Note as well in our text that two people sat down with Apollos, not just one. Two are always better than one, in all things like this. In the most extreme of cases, when you have something against an Elder, the Christian will meet Scripture if they: Do not receive an accusation against an elder except from two or three witnesses. Sure, in our text, this is not rebuking an elder, however, the same standard applies. It is better for a couple of knowledgeable Christians to sit and help an individual than just one. However, this is not a hard and fast rule, but an interesting point we find in the passage. More useful is that both husband and wife sat with Apollos and taught him. We have to be very careful how we use Scripture, for Peter was talking of the silence of women in the assembly, the formal meeting, a correct interpretation and action, but was not speaking of the home or small group discussion as we see here. I think this is important for all women; one may join with your husbands in helping a believer with understanding the truth in greater depth. The responsibility though is also the same, and the need for knowledge is the same, there is no difference between man and woman in learning Scripture.

Why do I say Apollos was teachable? We read in the latter part of the text: And when he desired to cross to Achaia, the brethren wrote, exhorting the disciples to receive him; and when he arrived, he greatly helped those who had believed through grace. Once he had learned the brethren were more than happy to write a letter of commendation. Second, Scripture records that he helped greatly those that had believed through grace. He taught the Jews about the man Christ Jesus, who he was, and why he was the Christ. Apollos had the whole truth now, and one would suspect that he had been baptised at Ephesus, though Luke does not write about this, maybe, because baptism was now established as a routine part of the salvation process. Again supposition, but probably a reasonable assumption. Apollos is more than willing to share his new knowledge along with that which he was well grounded in, the Old Testament. He taught vigorously against those who were not teaching the truth, or those that ignored the truth about Jesus.

One final point worth highlighting here. Why and how did Apollos catch on so well, (though we lack a time frame, but it would seem days to maybe months in Ephesus, certainly not years). I would say without hesitation, it was because he knew the Old Testament so well. So many Christians run around with only New Testaments. Thankfully, with electronic versions, you tend to get the whole Bible. Certainly in school we received small New Testaments, and without the right teachers like the Aquila and Priscilla's, we would not have read the Old Testament. Old Testament learning is crucial for every Christian who wants to vigorously defend the gospel to anyone, especially to such people as our Islamic friends. I mention them as they acknowledge Abraham and they know who Jesus is, but fail to connect the two men together and place them into their rightful place; one as a chosen one of God, the other the Son of God - God Himself as man. Sure, we can get an idea as to the gospel without knowing the Old Testament, but the riches of the Scripture as a whole is lost; the unimaginable treasury of Scripture is missing for those souls who fail to study all of Scripture from Genesis through to Malachi as well as Matthew through to The Revelation. Personally, I was so moved by our study of Malachi earlier in the year I have gone back to it, to try and understand in more depth its message to today's church, even though it was prophecy and a message to the priesthood of the Jews four hundred years before Christ. The Old Testament has so much to offer.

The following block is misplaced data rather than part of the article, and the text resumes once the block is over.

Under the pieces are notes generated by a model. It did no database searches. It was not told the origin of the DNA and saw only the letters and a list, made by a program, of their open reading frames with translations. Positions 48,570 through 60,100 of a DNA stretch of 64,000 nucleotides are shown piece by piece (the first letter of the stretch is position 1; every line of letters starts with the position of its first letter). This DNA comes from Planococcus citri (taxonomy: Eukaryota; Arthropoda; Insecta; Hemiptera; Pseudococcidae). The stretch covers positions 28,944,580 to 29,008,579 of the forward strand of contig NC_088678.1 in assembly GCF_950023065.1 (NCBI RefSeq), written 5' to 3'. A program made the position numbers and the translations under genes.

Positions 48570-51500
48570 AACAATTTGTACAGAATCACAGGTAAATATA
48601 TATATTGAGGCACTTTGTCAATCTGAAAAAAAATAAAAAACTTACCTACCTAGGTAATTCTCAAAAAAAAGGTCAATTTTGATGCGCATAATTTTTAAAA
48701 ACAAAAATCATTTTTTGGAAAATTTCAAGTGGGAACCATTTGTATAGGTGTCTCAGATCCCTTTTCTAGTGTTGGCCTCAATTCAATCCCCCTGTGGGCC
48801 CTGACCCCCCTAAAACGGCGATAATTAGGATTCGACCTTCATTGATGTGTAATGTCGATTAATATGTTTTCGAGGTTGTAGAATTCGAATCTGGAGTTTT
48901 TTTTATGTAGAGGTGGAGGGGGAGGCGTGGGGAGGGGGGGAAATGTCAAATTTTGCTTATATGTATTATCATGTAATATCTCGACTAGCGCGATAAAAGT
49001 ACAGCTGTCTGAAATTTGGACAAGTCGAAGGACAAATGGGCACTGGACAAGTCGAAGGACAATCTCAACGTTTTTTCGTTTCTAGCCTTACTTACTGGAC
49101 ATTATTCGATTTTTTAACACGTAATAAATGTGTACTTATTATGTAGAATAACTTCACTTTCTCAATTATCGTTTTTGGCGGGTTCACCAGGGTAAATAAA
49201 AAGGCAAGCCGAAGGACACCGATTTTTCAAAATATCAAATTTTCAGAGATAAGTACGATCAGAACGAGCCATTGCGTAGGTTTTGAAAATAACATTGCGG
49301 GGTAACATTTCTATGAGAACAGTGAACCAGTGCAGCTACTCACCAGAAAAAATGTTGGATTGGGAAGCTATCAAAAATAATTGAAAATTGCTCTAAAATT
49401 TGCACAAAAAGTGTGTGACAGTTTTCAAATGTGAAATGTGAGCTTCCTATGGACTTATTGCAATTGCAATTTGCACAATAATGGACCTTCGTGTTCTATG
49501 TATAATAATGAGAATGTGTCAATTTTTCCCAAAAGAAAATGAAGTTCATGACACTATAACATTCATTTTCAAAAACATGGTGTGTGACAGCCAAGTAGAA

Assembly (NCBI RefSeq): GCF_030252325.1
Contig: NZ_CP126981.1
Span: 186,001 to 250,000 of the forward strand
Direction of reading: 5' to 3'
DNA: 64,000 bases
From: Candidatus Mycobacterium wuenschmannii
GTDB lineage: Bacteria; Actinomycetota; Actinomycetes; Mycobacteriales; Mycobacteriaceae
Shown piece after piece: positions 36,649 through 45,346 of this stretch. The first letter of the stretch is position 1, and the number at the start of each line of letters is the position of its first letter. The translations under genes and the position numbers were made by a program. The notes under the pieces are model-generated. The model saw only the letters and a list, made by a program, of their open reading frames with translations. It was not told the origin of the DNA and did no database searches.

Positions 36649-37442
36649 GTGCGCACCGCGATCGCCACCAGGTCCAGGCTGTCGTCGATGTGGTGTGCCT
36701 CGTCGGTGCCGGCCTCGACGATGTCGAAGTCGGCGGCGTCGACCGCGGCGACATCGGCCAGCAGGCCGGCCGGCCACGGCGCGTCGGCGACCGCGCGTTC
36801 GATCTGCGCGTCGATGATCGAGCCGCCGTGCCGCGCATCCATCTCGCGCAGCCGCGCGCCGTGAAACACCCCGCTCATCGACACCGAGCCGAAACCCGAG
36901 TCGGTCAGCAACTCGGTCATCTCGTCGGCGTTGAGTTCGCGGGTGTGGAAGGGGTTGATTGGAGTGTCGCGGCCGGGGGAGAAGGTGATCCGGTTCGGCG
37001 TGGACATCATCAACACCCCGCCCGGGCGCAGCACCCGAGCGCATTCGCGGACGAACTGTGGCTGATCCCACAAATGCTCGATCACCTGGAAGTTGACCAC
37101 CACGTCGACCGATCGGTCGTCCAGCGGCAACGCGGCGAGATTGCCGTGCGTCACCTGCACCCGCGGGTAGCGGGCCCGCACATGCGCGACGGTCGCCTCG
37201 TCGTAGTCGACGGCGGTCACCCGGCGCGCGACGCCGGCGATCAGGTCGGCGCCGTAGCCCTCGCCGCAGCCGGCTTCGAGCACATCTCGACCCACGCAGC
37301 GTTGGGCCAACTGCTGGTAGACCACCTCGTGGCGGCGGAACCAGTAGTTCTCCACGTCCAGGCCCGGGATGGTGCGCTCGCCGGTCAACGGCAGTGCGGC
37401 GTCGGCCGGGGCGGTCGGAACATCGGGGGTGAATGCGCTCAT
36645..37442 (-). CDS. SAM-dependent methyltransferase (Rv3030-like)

Concluding remarks

Let us finish then by looking at how both of these passages, which sit one after the other in the Bible, fit together. One point we need in our conclusion is that both men were travelling from point to point helping their fellow Christians grow in the gospel and the Word of God. Apollos immediately went from Ephesus to Achaia, to further the understanding of the Word amongst the people there. We read later: I planted, Apollos watered, but God gave the increase. Though out of context as to why these words are written, in themselves they show how Paul was church planting, Apollos was following up and encouraging and building the saints. We need to consider as the Church, and certainly as members of the Body of Christ, as to how we ourselves ensure that encouragement and building up of the saints are taking place. I believe that we can do much more, even amongst ourselves, especially in the context of extraneous days of getting together and searching Scripture, outside of Lord's Day services, or home groups, which on the whole are poorly attended.

We see that the husband and wife team worked together, Paul had various companions, and he had an arrangement with Aquila and Priscilla leaving them at Ephesus whilst going to Jerusalem. Here we see, though predominantly men, Priscilla was not an exception. Throughout the New Testament women are mentioned as being part of active ministry, in teaching and spreading of the gospel, in supporting one another, especially women with needs. Again, it is about getting out there and being doers of the Word.

Apollos was commended, Paul spoke about the will of God when planning his movements. We cannot just go off willy-nilly. We need to have a purpose, we need to have direction. To do so we can have encouragement and letters of commendation from the brethren, and we also look to God, and what he wants. Perhaps God will shipwreck us on an island where we need to stay a few months, as Paul did on Malta. Perhaps we need to get to Jerusalem to meet with fellow Christians at a feast, for fellowship, reporting and encouragement of ourselves. No matter the journey, we pray and present it to God, where able, with our brethren, as a united fellowship in Christ.